Free Press Journal

Tamil Nadu: 10 dead, 24 injured in Kurangani forest fire


Indian paramilitary personnel prepare to start a rescue mission at Kurangani Hill in the district of Theni on March 12, 2018. Nine trekkers died and 18 others were left with serious burns as wildfires swept through a popular hiking spot in India's Tamil Nadu state, officials said March 12. The group were hiking through Theni district, a hilly region in southern India thickly forested and dotted with tea plantations, when they were forced to flee a fast-approaching fire. / AFP PHOTO / -

Chennai: As many as 10 persons, who had gone trekking, perished in the fire that ravaged the Kurangani hills in Theni in southern Tamil Nadu, while at least half-a-dozen others who sustained third degree burns are still battling for their lives at different hospitals. The toll is likely to go up as doctors said that those with 40 per cent or above burn injuries may not survive. Many of those injured sustained 70 per cent and above burn injuries.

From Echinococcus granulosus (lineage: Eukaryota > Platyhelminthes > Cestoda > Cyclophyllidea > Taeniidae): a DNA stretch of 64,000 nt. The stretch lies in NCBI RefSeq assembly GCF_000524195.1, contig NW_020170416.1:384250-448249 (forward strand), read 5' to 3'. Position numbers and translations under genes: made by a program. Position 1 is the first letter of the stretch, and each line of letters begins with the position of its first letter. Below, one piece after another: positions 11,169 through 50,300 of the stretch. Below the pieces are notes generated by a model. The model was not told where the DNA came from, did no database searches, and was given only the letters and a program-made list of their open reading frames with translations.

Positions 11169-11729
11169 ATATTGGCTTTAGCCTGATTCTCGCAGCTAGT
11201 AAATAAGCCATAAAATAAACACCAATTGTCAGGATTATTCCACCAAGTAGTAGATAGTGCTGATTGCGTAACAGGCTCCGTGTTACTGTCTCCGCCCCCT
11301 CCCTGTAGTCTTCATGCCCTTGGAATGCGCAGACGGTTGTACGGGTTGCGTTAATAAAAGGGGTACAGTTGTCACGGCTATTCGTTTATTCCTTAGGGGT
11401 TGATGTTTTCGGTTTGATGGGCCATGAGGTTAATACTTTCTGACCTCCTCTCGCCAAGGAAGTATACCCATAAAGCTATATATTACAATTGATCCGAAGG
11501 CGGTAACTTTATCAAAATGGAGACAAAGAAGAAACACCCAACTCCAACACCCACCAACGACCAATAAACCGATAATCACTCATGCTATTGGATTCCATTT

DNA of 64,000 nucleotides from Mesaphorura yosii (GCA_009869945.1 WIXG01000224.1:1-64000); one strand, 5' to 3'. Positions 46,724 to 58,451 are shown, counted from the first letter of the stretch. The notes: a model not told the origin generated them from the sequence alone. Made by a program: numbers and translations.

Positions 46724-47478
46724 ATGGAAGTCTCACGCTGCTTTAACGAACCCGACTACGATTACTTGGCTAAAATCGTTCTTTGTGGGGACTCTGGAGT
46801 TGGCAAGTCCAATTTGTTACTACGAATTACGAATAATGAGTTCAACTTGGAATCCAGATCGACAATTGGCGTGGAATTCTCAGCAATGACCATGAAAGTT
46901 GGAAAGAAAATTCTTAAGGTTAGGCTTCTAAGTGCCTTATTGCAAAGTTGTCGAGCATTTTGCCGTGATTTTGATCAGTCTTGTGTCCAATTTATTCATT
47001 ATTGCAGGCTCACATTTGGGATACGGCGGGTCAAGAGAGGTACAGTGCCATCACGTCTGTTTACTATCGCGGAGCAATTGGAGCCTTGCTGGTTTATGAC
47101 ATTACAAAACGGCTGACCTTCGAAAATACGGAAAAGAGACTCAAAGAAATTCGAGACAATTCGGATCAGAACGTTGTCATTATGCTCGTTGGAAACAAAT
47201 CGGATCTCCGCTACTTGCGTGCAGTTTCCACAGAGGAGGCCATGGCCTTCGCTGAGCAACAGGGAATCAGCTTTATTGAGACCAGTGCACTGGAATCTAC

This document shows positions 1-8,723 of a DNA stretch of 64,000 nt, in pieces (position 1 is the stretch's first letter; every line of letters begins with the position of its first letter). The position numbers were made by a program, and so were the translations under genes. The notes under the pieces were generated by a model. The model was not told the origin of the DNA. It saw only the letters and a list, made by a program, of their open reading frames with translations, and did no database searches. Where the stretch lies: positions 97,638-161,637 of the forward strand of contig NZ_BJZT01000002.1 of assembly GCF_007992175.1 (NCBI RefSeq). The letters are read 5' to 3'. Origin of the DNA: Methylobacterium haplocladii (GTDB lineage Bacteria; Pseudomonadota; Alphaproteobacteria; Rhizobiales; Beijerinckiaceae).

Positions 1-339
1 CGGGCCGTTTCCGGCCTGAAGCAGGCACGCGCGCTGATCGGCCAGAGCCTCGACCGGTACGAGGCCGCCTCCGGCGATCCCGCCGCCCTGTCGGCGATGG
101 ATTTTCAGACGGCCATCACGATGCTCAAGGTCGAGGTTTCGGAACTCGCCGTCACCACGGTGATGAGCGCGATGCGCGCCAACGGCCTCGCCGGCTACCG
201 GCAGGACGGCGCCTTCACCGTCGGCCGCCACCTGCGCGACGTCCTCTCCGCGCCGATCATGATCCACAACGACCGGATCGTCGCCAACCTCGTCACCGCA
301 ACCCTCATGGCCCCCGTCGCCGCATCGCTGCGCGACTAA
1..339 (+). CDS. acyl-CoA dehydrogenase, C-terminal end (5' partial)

Two teams of trekkers – one an all-women expedition team from Chennai, and another organised by a private tour operator, entered the forests for trekking on Saturday. The two groups, which went their own ways, were climbing down the hills when they got trapped in the forest fire on Sunday evening. In a bid to escape, they ran helter-skelter due to which at least a dozen of them fell into a deep gorge and were charred, rescuers said.

Describing both trekking expeditions as illegal, CM Edappadi K Palaniswami announced a probe into it and offered compensation of Rs 4 lakh each to families of those killed in the inferno. The office of the Chennai Trekking Club which conducted the all-women expedition was abandoned on Monday fearing action. Two of its male guides and two women organisers perished in the fire. The Indian Air Force had to airlift at least eight bodies to the mortuary in Theni. Drones were also deployed to detect bodies. Opposition parties blamed the government saying the forest fire was on for about a week and no steps were taken to put it out. However, government officials rejected the claim and blamed the trekkers for entering the forest without permission.